One can argue, rather easily, the reason we are in such a financial mess today is greed. There are, of course, different dimensions to this greed. Whether it be deregulation, or approving mortgages to people at astronomical interest rates that had no money, well, pick your poison. So, perhaps, while we try to kill time while waiting in the unemployment line together, we can find some solace in remembering some of the greediest characters from motion pictures and their eventual comeuppance.

5. Michael Brantley (Tom Everett Scott) - Boiler Room (2000)

A poor man's Gorden Gekko if there ever was one. In fact, trusted members of his management act out scenes from Wall Street while watching it on television. Unfortunately, not being able to steal money the (a-hem) legal way, Brantley has set up a two-bit brokerage house on Long Island designed solely to drive up the price of gutted companies, which produces a windfall of money for his firm, but leaves the investor at a total loss.

Based on real-life organizations that were set up during the economic boom of the late 1990's (those were the days) to take advantage of investors who were looking to be a "part of the action," Brantley is the focal point of an entire organization of thieves that are all doing well personally, so they do not want to know too much about what they are doing or selling.

Eventually, Seth (Giovanni Ribisi), contracts a case of a bad conscience and brings down the entire organization after being contacted himself by the F.B.I. Our first lesson that greed does not pay.

4. Lex Luthor (Gene Hackman) - Superman (1978)

There had to be at least one evil-genius super-villain on this list and no one fits the bill quite like Mr. Luthor. Not in possession of an actual super power himself, his greed and genius drives the sinister plans that he hatches against the world. In the 1978 film Superman, Luthor purchases miles and miles of land in the Nevada desert. Now, a simple real estate transaction may not seem like an act of greed all by itself. But, when one realizes Luthor has developed a plan to divert a nuclear missile to California in an effort to detach our thirty-first state into the Pacific ocean, anointing Luthor's Nevada property the new, highly valuable, west coast ... well, that seems to qualify on the greed scale.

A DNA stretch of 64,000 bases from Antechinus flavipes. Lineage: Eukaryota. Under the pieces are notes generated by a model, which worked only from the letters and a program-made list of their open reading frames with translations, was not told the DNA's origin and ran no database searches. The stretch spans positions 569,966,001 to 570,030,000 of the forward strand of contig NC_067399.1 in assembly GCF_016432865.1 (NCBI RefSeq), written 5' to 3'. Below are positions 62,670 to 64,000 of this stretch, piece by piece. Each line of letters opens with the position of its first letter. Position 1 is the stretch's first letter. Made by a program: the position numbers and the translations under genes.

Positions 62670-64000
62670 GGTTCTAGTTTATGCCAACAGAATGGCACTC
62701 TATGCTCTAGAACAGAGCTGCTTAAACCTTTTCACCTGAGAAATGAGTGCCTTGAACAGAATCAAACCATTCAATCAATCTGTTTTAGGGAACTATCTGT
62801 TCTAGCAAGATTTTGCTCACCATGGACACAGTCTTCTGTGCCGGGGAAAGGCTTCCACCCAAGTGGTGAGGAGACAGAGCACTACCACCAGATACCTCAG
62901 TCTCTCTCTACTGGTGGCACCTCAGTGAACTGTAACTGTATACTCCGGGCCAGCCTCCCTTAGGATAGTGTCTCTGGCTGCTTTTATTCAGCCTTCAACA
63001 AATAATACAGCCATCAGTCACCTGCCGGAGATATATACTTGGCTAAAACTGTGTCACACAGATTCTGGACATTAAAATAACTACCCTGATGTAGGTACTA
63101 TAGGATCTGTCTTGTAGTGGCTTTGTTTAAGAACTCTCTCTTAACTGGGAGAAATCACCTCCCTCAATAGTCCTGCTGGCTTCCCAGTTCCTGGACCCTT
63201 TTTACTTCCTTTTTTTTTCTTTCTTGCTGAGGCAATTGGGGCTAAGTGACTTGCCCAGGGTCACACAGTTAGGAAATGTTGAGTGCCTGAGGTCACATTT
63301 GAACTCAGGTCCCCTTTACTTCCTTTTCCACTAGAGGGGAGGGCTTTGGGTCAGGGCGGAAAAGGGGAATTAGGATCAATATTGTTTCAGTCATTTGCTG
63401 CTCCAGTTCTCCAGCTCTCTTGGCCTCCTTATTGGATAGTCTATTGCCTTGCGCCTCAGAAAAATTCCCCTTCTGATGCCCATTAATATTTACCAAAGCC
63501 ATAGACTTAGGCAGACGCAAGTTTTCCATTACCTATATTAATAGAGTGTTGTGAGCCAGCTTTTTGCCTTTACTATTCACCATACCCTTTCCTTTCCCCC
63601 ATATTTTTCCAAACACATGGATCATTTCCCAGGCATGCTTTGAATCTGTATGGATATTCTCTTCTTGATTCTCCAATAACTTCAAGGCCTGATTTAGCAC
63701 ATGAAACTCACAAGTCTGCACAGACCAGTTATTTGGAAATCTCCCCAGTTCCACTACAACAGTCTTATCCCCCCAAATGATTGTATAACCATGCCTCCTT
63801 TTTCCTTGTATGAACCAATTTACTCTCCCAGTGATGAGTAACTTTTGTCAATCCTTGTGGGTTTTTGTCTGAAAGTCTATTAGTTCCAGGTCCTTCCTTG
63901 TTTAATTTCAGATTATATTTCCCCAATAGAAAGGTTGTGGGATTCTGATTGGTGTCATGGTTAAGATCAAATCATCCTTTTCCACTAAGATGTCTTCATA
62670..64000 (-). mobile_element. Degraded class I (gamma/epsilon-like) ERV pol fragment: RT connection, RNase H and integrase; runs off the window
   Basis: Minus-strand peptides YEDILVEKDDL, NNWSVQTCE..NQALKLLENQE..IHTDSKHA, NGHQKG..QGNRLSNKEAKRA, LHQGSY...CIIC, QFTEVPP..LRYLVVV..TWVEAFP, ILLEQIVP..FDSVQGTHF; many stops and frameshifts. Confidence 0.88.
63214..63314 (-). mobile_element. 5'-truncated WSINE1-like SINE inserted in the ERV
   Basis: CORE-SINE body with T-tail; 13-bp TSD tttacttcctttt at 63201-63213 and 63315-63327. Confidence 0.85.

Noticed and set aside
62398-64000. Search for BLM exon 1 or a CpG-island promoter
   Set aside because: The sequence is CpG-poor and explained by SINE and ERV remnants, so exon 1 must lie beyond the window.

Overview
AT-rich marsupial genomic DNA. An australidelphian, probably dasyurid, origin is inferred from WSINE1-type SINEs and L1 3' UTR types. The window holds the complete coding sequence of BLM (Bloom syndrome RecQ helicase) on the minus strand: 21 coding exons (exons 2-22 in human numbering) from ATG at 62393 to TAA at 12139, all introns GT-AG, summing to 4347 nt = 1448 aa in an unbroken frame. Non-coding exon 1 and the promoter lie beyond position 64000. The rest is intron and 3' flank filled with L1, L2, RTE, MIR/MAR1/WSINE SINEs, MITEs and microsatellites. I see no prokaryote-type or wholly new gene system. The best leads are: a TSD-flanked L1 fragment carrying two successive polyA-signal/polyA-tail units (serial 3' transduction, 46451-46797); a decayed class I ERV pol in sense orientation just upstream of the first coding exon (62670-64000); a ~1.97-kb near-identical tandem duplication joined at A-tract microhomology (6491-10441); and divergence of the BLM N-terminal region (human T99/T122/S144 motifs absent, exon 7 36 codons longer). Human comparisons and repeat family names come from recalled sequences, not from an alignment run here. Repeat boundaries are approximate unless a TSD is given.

Luthor actually gets away with this, which proves that sometimes greed does pay off. Oh wait, never mind ... Superman just flew counter to the Earth's rotation at the speed of light, therefore reversing time and thwarting Luthor's plan. No, that is certainly not a cop out on an otherwise fantastic movie. No, really, great ending ... Superman should just do that every time he loses (taking a deep breath).

3. Mortimer Duke (Don Ameche)- Trading Places (1983)

One half of the infamous Duke & Duke brothers who infamously bet one dollar on the outcome that involved turning a socialite, Louis (Dan Aykroyd), into a criminal and, conversely, at the same time, rehabilitate a criminal, Billy Ray (Eddie Murphy). This act alone would classify the both of them as diabolical, certainly, but would it justify a label of greedy? Perhaps not.

What entrenches Mortimer Duke on this list is the act of trying to corner the market of frozen concentrated orange juice. Mortimer, and his brother Randolph (Ralph Bellamy), pay to have an early report delivered to them that forecasts how the weather affected the orange supply, thus allowing them to have insider information and investing accordingly in the futures market.